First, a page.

Abstract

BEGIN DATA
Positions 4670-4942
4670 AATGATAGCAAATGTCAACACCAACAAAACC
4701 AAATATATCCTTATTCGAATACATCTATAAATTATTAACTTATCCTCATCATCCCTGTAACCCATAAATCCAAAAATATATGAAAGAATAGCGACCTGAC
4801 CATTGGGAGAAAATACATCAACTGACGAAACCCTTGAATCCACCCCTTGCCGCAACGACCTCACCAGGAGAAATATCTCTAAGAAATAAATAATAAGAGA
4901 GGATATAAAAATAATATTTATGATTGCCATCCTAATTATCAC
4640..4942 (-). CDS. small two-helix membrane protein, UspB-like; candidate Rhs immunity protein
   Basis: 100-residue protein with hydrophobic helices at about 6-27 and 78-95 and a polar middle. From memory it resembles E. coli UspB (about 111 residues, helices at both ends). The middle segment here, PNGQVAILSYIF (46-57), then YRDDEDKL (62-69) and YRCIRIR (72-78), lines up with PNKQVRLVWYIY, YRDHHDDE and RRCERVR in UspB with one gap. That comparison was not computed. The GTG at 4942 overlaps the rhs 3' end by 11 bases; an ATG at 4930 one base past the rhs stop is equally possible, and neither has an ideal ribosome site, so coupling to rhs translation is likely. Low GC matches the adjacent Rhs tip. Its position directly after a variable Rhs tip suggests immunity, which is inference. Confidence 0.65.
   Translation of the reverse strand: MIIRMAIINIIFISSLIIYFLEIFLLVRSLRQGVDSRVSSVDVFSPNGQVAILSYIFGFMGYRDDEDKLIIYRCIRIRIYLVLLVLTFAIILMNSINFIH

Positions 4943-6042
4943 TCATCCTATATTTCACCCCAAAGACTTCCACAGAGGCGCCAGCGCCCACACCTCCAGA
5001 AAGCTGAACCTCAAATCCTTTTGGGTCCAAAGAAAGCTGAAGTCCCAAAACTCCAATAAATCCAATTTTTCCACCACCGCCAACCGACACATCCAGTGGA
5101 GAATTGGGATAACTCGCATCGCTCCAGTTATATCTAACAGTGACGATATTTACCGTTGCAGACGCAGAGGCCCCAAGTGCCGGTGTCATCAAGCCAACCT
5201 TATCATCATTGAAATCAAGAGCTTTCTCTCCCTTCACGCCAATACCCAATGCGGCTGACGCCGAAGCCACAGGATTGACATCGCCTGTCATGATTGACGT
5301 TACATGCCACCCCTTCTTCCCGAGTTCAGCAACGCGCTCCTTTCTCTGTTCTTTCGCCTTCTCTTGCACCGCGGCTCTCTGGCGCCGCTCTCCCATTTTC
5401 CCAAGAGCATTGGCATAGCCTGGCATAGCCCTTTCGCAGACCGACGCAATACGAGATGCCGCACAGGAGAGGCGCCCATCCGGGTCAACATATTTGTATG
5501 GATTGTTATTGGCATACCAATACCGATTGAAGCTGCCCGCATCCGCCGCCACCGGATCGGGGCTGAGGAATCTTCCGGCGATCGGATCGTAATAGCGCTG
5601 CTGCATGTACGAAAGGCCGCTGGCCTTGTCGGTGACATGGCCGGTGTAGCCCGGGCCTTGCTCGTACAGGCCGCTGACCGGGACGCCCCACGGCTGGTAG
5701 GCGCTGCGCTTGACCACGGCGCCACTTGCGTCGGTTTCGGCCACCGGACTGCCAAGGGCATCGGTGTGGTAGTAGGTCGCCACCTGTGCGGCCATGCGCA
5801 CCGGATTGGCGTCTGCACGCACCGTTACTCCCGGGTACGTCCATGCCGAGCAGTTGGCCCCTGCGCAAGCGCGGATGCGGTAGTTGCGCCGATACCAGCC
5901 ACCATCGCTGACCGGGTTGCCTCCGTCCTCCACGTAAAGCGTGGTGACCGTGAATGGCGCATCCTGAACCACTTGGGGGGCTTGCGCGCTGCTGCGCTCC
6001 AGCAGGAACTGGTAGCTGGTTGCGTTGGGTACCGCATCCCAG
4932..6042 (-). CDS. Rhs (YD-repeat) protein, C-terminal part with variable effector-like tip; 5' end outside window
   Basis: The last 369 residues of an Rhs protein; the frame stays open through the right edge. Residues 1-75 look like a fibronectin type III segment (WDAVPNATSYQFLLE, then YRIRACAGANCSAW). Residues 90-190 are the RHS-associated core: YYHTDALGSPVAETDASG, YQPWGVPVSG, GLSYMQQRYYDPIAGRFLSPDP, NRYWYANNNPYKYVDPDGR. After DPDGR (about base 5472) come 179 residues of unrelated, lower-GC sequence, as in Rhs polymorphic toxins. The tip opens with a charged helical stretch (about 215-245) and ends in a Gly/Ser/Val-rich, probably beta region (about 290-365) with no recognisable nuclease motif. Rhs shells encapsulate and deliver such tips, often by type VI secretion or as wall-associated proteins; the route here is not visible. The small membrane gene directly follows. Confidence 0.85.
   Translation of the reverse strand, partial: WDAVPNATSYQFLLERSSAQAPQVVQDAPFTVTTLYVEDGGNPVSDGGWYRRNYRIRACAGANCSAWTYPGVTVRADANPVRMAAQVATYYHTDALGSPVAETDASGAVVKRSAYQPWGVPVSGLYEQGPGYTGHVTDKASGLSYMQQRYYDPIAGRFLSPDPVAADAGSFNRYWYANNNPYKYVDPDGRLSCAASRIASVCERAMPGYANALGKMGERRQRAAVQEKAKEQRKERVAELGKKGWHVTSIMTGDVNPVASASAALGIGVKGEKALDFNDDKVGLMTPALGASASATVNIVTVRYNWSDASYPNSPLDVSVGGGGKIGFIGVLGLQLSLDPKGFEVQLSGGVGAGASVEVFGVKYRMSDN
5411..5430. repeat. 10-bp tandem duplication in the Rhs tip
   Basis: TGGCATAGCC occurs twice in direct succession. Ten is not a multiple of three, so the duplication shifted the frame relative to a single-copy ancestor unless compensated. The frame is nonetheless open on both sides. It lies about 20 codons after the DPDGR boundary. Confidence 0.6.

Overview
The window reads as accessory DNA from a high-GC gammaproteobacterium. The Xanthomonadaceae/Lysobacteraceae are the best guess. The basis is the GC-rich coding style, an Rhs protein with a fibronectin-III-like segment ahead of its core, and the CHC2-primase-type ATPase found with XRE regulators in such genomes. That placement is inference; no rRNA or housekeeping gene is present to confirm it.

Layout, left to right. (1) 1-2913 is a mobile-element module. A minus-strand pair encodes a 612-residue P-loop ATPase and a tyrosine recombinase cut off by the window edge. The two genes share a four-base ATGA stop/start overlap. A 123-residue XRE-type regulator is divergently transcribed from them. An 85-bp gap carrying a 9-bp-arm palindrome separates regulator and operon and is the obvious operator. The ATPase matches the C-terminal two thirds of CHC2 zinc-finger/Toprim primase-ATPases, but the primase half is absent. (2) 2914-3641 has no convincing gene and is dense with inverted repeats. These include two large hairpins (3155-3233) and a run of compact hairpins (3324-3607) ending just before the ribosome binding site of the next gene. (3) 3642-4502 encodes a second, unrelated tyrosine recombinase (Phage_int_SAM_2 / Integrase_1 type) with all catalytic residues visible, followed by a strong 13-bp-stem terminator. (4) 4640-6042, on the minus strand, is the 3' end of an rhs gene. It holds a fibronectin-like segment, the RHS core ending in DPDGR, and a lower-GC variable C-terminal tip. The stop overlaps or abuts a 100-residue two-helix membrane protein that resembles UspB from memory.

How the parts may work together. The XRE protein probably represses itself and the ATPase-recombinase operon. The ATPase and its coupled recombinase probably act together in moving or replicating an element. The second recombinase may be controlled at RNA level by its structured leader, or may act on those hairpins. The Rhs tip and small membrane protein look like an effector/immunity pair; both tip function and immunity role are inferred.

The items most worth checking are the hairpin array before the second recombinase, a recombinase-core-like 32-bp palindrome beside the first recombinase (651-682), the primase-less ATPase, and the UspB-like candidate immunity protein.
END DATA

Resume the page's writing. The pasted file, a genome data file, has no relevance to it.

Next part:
DCs are the most potent antigen-presenting cells and antigen (Ag) delivery by ex vivo Ag-loaded DC cells may be an effective strategy for FL. The relevant source of tumor Ag, vaccine doses, schedules or routes of administration are still a matter of investigation. Tumor cell lysate (TCL) is an interesting source of multiple tumor Ag. After preclinical study and an acceptation of the “dossier de lot” by the french drug agency (afssaps), we started a phase II study evaluating the feasibility and safety of multiple ID and IV injections of autologous DC-TCL, in 07/04. At this time, 5 FL patients (pts) completed their treatment, with 5 to 7 DC-TCL vaccinations every 2–3 weeks, receiving 5.106 cells IV and 5.106 cells ID per vaccination. All the pts (2F/ 3M, age 44–61; 1 to 8 previous lines of therapy, including autologous transplantion in 2 pts) had measurable disease at inclusion. Tumor lymph node biopsy (for preparing TCL) was followed by rituximab administration in pts with no history of previous infusion of the monoclonal antibody. Cyclophosphamide (2g/m2) and G-CSF (5 mg/kg) were administered to mobilize mononuclear cells including CD14 monocytes. Two pts still had measurable disease at time of vaccination (lymph nodes on CT and Pet scans for the 2 pts, cutaneous localizations and molecular analysis evidence of disease in BM and PB, in 1 pt). Immature DC were obtained from thawed leukapheresis cells cultured for 5 days with GM-CSF and IL-4, pulsed with L, and then induced to mature with TNFalpha and PGE2 for 24 hours. All DC preparations fitted the quality criteria defined by the preclinical study (viability≥60%, ≤20% CD14+ cells, ≥60% CD83+ cells). Vaccinations were safe and well tolerated. One of the 2 pts with prevaccination residual disease entered CR (disappearance of Pet-scan positivity after the 7th vaccination, with sequential Pets, showing an increase of the signal during the first vaccinations linked to an initial lymph node activation), while a PR was observed in the 2nd pt with a regression of both lymph nodes and tumoral subcutaneous lesions. Quantitative PCR for bcl-2 signal were performed in both PB and BM. All pts developed significant delayed-type hypersensitivity responses to DC-TCL (as defined by erythema and induration of more than 5 mm of diameter, lasting 48h at least) after the 4th or 5th vaccinations. Analysis of biopsies performed at the site of DC-TCL injections, showed HSR including neutrophils and dense infiltration by T lymphocytes, mainly CD4 cells, as compared to site of injection of unmodified DC. Immunologic tests (Elispot assays) for monitoring vaccine efficacy will be presented. These preliminary results show that DC-TCL might be an efficient immunotherapy in patients with FL and that schedule of administration of the vaccine (especially to perform at least 5 vaccinations in a short period of time) as well as combination of 2 routes of DC administration might be critical points. We are now trying to pursue vaccinations for a longer period of time for every pt, and this study is now a multicenter study from Goelams group.

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